How to choose a solar transformer, what are the classifications and factors

2023-11-24 13:52  |  By:  |  62click
Power plants require step-up transformers, but depending on the size of the inverter and power plant, the size of the transformer requires more valuable input.
Transformer definition:
A transformer is a static device that changes power from one source to another without changing frequency. Transformers are always unity power factor devices. It has no lagging and leading power factor. The transformer power factor mainly depends on the load power factor.
Transformers are classified based on application.
1) Step-up transformer
II) Step-down transformer
III) Autotransformer
IV) Step-up transformer
V) Furnace-working transformer
VI) Zigzag transformer
Factors to consider while sizing an inverter transformer:-
1) Power factor:
The rated power factor of a solar inverter is unity power factor. Therefore, transformer selection should be based on unity power factor and not on the 0.8 pf level. Earlier, in India, most PV plants had transformers rated at 0.8pf. Based on the 0.8pf transformer rating of 1.25% and above, the cost is also high.
The main advantage of a solar photovoltaic power plant is the inverter, which provides power at unity power factor. If the inverter is rated at 1000kw then your transformer is also rated at 1000kVA, it cannot be sized to 1250kVA.
II) Load capacity:
When signing a contract with an inverter supplier, the customer requires the supplier to provide a load capacity test report of the inverter during different load periods. Generally in India, there is more solar radiation from February to June. Therefore, the inverter will work more efficiently during February-June. It reaches the maximum power specified on the nameplate. But this is not a continuous job. That is, it will provide power within minutes during peak generation periods.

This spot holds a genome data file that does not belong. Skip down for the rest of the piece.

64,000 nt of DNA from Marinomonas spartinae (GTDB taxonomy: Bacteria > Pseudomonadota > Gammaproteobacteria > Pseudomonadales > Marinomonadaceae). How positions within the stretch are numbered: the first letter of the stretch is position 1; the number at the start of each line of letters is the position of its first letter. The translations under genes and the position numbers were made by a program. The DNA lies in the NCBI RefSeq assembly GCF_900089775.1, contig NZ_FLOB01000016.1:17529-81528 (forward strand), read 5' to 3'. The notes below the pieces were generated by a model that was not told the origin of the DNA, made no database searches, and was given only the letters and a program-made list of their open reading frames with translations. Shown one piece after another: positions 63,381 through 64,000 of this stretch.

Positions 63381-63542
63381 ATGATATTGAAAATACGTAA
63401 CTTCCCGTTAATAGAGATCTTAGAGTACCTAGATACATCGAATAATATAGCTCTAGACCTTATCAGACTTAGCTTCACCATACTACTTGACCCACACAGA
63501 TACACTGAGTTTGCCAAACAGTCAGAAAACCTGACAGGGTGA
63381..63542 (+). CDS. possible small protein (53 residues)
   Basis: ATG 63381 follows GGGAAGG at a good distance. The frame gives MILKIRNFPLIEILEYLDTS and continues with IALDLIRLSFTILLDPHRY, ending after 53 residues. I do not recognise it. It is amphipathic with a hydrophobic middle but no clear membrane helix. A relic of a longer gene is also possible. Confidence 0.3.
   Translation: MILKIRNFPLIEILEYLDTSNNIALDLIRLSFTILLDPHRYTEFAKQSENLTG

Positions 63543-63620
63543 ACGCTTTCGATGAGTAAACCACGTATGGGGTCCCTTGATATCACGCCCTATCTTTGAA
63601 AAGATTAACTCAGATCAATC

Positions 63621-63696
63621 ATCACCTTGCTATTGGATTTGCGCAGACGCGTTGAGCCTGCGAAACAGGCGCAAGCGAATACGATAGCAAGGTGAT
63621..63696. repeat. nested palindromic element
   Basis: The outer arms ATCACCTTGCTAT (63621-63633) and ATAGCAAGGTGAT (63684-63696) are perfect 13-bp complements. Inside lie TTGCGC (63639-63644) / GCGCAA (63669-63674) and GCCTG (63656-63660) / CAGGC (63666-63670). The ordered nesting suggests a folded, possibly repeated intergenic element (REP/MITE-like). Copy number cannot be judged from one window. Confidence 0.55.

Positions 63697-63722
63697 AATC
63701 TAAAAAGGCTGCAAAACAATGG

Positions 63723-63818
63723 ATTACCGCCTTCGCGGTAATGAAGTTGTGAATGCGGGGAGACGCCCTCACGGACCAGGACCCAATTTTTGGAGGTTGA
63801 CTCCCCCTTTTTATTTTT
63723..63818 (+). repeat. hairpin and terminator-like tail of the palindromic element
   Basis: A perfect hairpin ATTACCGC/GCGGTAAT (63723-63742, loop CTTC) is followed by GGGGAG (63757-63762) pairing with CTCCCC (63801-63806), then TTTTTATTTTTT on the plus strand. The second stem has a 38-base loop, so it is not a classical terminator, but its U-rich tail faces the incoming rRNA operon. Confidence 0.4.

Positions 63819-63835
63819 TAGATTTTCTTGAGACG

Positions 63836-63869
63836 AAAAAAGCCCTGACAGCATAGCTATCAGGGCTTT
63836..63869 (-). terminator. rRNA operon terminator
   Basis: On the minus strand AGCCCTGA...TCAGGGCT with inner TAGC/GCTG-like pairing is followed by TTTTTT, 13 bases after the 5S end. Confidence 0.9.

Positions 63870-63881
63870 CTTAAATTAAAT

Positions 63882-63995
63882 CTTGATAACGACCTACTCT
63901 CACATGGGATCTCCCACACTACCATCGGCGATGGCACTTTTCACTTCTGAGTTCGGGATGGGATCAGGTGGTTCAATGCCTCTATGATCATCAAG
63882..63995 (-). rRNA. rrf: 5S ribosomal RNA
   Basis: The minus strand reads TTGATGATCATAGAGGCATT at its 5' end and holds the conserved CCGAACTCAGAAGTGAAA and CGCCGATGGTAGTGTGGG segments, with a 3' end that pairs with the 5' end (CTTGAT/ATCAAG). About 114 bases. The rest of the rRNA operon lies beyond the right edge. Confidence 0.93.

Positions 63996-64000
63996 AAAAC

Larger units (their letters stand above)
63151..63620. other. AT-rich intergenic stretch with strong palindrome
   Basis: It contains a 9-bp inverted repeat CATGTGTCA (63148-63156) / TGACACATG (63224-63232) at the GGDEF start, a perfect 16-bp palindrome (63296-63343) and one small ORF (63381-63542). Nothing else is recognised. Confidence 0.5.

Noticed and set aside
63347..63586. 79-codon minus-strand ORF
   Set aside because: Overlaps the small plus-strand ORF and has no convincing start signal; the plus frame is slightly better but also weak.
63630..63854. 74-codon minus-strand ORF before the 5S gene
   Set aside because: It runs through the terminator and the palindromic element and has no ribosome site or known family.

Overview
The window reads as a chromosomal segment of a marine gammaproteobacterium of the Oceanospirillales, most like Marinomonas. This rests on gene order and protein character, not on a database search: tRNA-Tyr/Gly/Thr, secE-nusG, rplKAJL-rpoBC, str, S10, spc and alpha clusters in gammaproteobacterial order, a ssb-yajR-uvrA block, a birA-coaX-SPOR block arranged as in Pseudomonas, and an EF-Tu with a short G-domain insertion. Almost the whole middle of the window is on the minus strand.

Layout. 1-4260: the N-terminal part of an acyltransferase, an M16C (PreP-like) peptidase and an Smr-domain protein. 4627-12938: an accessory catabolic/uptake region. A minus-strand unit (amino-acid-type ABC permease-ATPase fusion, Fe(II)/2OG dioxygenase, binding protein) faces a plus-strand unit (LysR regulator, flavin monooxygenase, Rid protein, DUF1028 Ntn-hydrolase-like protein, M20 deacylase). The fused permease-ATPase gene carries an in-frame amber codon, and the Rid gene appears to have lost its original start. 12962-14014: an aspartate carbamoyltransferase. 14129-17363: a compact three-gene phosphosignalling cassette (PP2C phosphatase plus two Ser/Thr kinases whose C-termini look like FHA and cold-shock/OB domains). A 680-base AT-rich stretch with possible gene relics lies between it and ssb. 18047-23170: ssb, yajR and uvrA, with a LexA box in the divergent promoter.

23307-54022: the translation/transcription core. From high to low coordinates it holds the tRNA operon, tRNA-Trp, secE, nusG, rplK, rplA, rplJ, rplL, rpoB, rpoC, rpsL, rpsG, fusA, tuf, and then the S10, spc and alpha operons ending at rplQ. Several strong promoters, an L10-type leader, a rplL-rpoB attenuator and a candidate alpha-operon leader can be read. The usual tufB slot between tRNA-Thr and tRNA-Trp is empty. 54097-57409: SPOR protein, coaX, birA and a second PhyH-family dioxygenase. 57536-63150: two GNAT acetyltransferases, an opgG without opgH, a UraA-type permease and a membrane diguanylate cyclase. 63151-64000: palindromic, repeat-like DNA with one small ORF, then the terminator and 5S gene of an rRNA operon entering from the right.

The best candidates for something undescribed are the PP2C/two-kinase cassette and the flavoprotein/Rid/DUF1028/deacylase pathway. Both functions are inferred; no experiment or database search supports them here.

Example: If the inverter capacity is 1000kW, it will provide a maximum power of 950 to 960kW when the solar radiation reaches its peak [Indian production is higher in March].
According to IEC and IS standards, the load capacity of a transformer is 95%, but most people's misconception is that the load capacity of a transformer is 80%. When the transformer reaches more than 95% of its rated capacity, the main trip relay automatically sends a trip signal to the circuit breaker. Based on a 1MVA transformer, 95% load will be 950kVA and the inverter will never reach the nameplate rating. So the best way to transform the transformer ratio is
Inverter rating 1kVA = Transformer rating 1kVA
III) Transformer losses:
Transformer losses depend on the rated capacity of the transformer. The higher the transformer rating, the higher the losses, and when a designer implements a 1250kVA transformer design for a 1000kW inverter, the losses in the system will increase due to the higher rating of the Trafo. [The transformer ratings here are based on 0.8pf, which is not the correct design for a PV plant]
Here I have mentioned the load and no-load losses of the transformer as per CBIP norms.
Suitable for 11 / 0.433 kV 1000 kVA transformer
Load loss: 10.4 KW & No-load loss: 1.4 KW
Suitable for 11 / 0.433 kV 1250 kVA transformer
Load loss: 14 KW & No-load loss: 2 KW
Large photovoltaic project [> 5MW]
For large-scale photovoltaic projects exceeding 5MW, independent power evacuation systems will be considered. Large-scale photovoltaic projects often require switchyards. Now, when sizing power transformers for larger-scale photovoltaic plants, strong technical input is once again required.

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